Phd · research

Conducting research in a developing country

I must say that I’m on a rather steep learning curve and am holding on for dear life. Even in the infantile stage of my research, I have hit a few speed bumps and curve balls and am starting to feel a little jostled. Conducting research in Nepal fulfils the dreamer in me but my brain is starting to wonder if this was such a great idea.

In regards to conducting research in a developing country, here’s a few things that I’ve learnt thus far:

1. One must be fluid…. liquid, water, pepsi, wine… whatever… just fluid. While I am a determined planner, I am learning that things don’t always work out per spreadsheet outline. Timelines, locations, participants and study goals all morph into something hardly recognisable from one’s initial ideas. While this is frustrating and annoying, you won’t get anywhere trying to swim upstream. If you go with the flow, things often work out in the end.

2. Let go of your ego. I had this great initial research idea which everyone told me was very important work. As I started to plan and complete the ethics application, I was struck with so many barriers and obstacles. I was getting so upset that my amazing idea just wasn’t working out. As I slowly started letting go of my idea, a few other possibilities were presented to me. These ideas were realistic and manageable BUT they’re not as good as mine! I had to swallow my pride and let go of my ego to allow myself to be open to other possibilities. Even though I was reluctant to take on new ideas initially, I can see they are still going to be great.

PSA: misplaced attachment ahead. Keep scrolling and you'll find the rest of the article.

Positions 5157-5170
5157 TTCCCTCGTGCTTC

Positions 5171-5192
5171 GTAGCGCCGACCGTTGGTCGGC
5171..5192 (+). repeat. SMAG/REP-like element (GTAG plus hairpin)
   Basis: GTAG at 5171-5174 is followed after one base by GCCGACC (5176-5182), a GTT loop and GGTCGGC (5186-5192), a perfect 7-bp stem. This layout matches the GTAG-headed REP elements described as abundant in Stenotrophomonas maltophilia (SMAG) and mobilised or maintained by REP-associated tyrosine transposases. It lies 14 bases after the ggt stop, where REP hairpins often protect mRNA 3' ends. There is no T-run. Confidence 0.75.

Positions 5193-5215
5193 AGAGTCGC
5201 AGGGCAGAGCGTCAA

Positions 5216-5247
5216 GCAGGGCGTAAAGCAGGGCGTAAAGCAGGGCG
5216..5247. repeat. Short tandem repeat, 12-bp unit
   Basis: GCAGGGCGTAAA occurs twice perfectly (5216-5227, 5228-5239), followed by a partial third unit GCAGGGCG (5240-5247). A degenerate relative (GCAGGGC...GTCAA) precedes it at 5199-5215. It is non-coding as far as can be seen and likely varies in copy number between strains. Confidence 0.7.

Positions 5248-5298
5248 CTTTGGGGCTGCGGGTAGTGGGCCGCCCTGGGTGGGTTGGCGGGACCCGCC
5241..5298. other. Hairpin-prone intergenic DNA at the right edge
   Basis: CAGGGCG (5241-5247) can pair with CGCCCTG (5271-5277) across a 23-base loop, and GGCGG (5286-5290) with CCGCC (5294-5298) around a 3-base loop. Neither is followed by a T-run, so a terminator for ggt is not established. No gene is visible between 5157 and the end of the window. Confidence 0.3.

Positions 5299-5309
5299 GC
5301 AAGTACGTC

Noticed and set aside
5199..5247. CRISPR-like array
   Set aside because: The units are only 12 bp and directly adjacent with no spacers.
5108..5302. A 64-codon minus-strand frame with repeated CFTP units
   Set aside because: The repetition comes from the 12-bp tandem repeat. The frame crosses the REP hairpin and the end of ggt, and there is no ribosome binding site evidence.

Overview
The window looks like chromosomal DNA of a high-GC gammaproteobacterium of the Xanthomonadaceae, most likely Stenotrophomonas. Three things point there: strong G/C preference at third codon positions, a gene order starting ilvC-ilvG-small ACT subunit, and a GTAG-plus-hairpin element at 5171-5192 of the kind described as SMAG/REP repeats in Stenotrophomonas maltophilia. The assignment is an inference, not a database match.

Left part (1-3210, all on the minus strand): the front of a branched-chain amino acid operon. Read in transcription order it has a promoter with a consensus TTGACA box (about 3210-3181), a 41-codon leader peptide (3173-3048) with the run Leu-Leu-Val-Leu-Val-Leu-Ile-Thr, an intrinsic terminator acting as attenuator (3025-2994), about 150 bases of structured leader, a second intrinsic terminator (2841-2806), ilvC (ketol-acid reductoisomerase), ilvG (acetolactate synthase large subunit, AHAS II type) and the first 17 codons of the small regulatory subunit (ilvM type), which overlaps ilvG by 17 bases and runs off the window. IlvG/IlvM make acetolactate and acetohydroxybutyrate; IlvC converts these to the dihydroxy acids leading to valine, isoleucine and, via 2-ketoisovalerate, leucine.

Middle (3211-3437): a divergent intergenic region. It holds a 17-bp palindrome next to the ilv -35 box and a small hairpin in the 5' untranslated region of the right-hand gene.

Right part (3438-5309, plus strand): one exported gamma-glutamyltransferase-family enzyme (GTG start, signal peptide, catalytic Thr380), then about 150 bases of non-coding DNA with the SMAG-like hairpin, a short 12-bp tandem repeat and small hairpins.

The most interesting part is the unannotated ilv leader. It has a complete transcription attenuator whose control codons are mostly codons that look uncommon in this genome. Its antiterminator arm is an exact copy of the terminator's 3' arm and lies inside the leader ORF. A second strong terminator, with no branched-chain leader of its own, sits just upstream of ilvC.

3. Ask and ask again and then don’t believe the answer. Communicating with people in Nepal can be challenging. I have learnt to only ask 1-2 questions per email as this is how many answers I’ll receive back. It could take 1-2 weeks to receive a response, sometimes never hearing back at all. On important matters, don’t be satisfied only asking one person for information. I had asked several people about who I should be submitting my ethics application to and even then I received the wrong answer. This ended up changing my research dramatically. A lady I’m working with once told me to ask 5 different people a question to try and determine the most accurate answer.

4. Stop stressing. I am learning that people in Nepal have such a relaxed way of doing life. There are still so many unknowns in my research planning and when I push for answers I often am faced with responses such as “we’ll figure it out on the day”… eek! Not my style of planning at all and tends to stress me out. So many things can go wrong with that attitude but, maybe things could work out without drama or stress?! I’ll keep you posted on how it works out 🙂

These are the things I have learnt and are fast becoming my daily mantra: Be fluid, no ego, keep asking and stop stressing…

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